13 July 2010

Green jeans

The day after my great-grandfather died, my great-grandmother moved into her daughter’s home. That was long before I was born, but I spent many a summer day in that house as a young girl. It was a small 2 bedroom, 1 bath house with a clothes line in the back yard and a washing machine in the basement. My mother was a teen-aged girl, in high school. And just like that, she had a new room mate.

I remember the bedroom they had shared with its chenille coverlets on twin beds, pine floor, ruffled curtains and parchment window shades that had crocheted pulls to lower the shades when the sun became too intense. No air conditioning in those days. The thing I most remember was the containers of African violets my great-grandmother perched on the window sills, each resting in a saucer. Their soft, fuzzy leaves and delicate flowers in shades of purple and lavender.

All these years later, I find that I’m a window sill gardener too. Not of the African violet variety, but any plant that will live in a glass of water and hopefully develop roots. I find a generous amount of pleasure and satisfaction in taking a clipping from the landscape, trimming the lower foliage and lovingly placing it in a jar of water in the bright kitchen window near the back door. I check often for signs that roots may be developing and my pleasure is redoubled when that evidence becomes visible. Then I continue tending to the cutting until the roots appear to be hearty enough to sustain the plant in a new home of soil.

My mom used to tell me stories about her grandmother’s gardens, tended by her grandfather year-round. My great-grandmother loved the blossoms, kept cuttings in the house, and donated blooming seasonal arrangements to her church every week.

It must have been hard, heart-breaking, for my great-grandmother to turn her back on an independent life and leave everything behind. Bringing only a window sill garden of African violets. The social customs of the time that predicated that decision are now lost on my generation and those that have come after me.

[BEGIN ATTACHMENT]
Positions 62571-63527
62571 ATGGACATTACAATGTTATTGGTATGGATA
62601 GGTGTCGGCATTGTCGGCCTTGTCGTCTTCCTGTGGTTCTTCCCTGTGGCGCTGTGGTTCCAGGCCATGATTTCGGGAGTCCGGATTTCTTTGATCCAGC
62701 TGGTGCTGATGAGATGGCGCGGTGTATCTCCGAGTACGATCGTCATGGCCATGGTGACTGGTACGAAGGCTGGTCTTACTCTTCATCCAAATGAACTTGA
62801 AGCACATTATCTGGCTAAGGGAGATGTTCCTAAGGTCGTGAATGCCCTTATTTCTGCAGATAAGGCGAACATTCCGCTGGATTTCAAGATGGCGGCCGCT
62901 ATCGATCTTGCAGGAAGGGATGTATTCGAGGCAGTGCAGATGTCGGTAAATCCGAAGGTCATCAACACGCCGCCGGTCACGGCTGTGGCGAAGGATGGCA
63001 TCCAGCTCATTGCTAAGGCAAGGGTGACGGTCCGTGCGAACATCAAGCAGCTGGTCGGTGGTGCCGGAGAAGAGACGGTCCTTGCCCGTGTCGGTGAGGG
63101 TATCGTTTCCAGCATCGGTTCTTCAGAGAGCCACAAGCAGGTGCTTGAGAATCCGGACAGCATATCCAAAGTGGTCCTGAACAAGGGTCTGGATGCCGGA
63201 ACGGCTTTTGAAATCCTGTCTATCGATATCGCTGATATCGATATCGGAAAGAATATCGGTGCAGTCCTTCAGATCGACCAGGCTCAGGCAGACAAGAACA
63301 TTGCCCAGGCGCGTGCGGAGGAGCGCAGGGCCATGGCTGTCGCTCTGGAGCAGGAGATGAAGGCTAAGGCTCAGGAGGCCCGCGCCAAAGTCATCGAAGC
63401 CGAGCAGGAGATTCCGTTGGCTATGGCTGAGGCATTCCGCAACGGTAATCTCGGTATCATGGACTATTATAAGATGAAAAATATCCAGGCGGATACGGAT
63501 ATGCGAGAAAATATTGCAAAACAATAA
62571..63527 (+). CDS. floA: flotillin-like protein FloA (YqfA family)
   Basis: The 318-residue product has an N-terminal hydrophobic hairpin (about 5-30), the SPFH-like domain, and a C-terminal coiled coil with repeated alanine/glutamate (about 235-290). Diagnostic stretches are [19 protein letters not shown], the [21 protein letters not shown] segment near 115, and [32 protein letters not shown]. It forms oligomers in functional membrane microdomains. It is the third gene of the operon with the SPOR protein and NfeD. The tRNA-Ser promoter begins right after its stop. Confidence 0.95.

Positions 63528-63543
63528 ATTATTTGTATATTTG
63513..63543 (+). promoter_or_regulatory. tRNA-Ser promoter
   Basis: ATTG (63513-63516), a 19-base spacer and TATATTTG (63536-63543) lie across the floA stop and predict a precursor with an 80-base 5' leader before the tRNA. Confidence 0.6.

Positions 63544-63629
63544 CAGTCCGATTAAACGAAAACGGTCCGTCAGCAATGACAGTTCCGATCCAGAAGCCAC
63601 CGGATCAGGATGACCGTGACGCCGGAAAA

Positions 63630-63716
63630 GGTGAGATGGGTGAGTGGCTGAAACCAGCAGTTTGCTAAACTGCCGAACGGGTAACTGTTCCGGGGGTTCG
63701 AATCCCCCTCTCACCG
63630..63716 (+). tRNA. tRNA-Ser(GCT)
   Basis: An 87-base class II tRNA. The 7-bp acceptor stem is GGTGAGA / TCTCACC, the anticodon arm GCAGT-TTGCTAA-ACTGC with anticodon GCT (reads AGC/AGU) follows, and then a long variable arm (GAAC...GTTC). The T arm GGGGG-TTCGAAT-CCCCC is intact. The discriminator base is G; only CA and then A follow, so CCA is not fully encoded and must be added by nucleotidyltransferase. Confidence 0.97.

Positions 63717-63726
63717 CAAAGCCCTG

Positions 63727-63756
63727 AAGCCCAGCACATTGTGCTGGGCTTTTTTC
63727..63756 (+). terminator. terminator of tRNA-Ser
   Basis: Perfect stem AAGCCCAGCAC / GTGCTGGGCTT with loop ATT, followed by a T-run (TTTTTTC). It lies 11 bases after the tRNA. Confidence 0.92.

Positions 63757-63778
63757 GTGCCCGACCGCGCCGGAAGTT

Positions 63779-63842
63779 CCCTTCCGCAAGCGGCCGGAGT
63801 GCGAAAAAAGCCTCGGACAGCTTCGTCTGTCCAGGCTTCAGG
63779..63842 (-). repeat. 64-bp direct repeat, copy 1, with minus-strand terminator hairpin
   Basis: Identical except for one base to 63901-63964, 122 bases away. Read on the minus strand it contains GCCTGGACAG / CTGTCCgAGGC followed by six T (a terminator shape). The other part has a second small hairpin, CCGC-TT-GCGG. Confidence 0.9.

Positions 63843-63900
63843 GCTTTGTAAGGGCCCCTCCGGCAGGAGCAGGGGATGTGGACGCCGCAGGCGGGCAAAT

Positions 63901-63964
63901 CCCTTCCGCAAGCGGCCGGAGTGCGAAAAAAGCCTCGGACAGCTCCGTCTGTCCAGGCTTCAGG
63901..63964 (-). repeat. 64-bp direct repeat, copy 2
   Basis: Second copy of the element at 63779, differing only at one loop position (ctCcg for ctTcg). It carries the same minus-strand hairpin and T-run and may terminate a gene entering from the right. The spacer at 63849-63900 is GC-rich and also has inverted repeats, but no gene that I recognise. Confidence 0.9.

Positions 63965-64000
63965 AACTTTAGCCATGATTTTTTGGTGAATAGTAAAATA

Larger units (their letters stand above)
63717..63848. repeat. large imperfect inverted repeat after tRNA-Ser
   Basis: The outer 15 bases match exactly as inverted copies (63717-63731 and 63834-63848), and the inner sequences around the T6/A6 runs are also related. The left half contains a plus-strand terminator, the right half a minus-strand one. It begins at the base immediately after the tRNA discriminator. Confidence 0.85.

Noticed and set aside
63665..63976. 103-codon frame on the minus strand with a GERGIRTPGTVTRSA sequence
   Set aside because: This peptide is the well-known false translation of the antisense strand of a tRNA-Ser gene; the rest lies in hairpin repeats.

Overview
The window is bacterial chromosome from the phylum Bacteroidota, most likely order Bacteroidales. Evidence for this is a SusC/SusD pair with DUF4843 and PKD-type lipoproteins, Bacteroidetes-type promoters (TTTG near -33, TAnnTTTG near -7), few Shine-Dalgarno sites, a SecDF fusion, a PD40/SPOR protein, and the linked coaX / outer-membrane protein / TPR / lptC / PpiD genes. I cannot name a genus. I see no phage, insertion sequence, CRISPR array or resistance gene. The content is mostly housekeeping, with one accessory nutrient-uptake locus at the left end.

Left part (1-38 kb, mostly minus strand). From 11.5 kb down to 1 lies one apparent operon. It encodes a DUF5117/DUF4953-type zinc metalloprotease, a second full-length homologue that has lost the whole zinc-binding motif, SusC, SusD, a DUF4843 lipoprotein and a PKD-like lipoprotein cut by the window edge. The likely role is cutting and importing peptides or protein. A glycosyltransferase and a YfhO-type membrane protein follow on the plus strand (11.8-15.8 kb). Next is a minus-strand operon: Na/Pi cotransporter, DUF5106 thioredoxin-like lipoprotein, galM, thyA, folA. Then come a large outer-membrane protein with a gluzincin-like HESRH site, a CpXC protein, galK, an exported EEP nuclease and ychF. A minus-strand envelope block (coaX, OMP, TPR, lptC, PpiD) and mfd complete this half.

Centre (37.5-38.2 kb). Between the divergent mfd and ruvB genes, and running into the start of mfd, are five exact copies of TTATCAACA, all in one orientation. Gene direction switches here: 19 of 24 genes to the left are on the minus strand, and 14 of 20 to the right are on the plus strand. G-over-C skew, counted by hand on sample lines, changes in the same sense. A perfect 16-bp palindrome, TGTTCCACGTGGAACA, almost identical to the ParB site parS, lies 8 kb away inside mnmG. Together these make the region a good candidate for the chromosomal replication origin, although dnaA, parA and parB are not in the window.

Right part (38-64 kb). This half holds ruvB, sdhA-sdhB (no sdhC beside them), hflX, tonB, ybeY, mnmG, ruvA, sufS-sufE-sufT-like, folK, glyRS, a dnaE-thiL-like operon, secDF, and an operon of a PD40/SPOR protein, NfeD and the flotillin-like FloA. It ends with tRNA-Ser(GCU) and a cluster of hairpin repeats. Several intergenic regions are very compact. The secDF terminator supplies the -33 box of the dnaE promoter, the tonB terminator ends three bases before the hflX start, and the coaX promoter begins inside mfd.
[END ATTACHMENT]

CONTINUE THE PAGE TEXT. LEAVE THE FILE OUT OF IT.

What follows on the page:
But the simplistic beauty and joyful task of tending to plants on a small scale, on a window ledge, is a part of my daily life, a trait happily handed down through the generations in my family.


  1. My grandparents used to do everything together all the time. The went everywhere together and as the years gone by his health started to deteriorate and she became his caretaker. When he passed away she would still do things that they used to do. I would come by to say and she would always remind me to say hi to him too.

  2. Oh, Diane...your posts always touch me on such a deep level. Something in the way you share a memory though your words, immediately captures me and pulls me in.

    I remember my mother having chenille bedspreads on all the beds in our house. That was a big thing in the 50's. I also remember Ethel Mertz in I Love Lucy wearing a chenille bath robe - HA!

    Having seen your beautiful floral arrangements at your wedding celelbration, I can tell that you definitely inherited your grandmothers talent for "window sill gardening."



  3. I am really not very good at tending to houseplants, but this story touched me on a much deeper level. Thank you for sharing this.

  4. This post leaves such beautiful imagery in my head. We're reading "Their Eyes Were Watching God" (Zora Neale Hurston) as a family, and Janie often compares herself with a pear tree...blooms like love, leaves like life...